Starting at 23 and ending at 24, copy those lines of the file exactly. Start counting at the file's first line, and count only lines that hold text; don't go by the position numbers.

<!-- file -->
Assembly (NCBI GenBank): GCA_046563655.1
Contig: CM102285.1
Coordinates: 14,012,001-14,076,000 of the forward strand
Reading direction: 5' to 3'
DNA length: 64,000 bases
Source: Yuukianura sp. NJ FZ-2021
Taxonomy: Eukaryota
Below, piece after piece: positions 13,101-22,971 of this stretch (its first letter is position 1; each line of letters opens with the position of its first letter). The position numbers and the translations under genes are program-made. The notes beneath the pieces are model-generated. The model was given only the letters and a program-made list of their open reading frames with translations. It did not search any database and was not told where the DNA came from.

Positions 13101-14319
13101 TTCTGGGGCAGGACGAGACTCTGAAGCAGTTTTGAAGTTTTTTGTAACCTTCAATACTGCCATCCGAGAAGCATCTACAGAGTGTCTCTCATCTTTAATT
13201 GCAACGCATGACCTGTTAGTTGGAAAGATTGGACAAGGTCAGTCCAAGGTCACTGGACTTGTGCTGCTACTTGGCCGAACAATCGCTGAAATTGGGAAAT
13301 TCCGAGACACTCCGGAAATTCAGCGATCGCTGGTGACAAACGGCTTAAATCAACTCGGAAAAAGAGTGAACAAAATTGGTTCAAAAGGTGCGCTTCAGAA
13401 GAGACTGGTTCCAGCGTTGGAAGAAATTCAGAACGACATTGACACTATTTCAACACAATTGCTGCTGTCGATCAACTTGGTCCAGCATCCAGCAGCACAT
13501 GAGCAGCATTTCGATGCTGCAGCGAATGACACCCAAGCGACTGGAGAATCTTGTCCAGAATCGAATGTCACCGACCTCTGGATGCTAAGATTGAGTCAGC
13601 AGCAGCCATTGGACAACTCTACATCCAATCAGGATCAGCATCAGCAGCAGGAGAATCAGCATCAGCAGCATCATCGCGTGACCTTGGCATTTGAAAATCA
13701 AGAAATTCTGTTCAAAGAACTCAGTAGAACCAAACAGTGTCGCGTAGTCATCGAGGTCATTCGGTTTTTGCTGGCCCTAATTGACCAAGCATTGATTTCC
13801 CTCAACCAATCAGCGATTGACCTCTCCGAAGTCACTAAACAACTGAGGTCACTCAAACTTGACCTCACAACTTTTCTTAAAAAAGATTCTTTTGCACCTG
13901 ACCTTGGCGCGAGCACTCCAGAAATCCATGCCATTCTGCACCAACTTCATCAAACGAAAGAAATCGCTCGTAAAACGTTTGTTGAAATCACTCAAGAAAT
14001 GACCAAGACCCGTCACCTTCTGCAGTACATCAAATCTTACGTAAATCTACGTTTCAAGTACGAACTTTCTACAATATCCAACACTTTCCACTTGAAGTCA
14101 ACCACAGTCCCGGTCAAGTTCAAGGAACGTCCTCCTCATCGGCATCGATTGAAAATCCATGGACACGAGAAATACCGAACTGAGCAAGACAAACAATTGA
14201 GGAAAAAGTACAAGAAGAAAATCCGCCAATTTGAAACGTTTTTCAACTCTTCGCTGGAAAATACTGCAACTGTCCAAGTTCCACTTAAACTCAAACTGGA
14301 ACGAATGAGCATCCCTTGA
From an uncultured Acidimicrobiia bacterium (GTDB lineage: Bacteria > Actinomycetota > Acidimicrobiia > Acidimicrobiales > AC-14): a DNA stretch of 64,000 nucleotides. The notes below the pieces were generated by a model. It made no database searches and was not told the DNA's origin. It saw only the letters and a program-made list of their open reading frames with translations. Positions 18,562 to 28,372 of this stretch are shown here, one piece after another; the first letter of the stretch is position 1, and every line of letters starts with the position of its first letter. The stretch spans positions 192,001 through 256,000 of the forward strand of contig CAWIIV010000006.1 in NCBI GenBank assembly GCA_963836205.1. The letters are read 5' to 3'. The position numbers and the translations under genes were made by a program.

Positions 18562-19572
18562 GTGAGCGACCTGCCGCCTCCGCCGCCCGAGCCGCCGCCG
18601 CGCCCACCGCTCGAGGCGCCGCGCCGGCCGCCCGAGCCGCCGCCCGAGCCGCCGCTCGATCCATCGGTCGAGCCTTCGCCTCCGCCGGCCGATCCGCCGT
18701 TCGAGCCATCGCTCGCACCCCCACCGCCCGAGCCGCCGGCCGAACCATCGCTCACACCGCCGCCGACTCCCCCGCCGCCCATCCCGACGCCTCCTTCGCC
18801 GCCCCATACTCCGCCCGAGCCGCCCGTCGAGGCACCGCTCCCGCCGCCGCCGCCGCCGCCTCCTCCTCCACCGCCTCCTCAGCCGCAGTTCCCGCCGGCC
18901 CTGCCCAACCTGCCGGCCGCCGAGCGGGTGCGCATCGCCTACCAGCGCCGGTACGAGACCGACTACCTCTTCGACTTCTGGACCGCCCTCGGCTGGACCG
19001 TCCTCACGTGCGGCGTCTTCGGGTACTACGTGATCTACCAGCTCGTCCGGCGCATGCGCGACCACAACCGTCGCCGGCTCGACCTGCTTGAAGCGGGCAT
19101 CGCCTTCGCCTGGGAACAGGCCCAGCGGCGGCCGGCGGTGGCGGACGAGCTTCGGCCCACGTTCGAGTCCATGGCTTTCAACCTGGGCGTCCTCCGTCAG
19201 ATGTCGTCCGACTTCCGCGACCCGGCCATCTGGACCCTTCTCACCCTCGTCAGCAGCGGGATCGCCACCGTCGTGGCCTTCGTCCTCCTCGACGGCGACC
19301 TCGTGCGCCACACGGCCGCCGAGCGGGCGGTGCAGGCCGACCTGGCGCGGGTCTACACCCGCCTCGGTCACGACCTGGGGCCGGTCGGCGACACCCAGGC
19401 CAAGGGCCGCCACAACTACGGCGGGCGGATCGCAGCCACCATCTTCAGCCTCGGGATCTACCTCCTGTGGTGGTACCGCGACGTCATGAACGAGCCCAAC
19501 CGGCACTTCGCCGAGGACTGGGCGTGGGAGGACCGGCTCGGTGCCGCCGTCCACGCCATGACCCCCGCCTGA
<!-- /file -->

From an uncultured Acidimicrobiia bacterium (GTDB lineage: Bacteria > Actinomycetota > Acidimicrobiia > Acidimicrobiales > AC-14): a DNA stretch of 64,000 nucleotides. The notes below the pieces were generated by a model. It made no database searches and was not told the DNA's origin. It saw only the letters and a program-made list of their open reading frames with translations. Positions 18,562 to 28,372 of this stretch are shown here, one piece after another; the first letter of the stretch is position 1, and every line of letters starts with the position of its first letter. The stretch spans positions 192,001 through 256,000 of the forward strand of contig CAWIIV010000006.1 in NCBI GenBank assembly GCA_963836205.1. The letters are read 5' to 3'. The position numbers and the translations under genes were made by a program.

Positions 18562-19572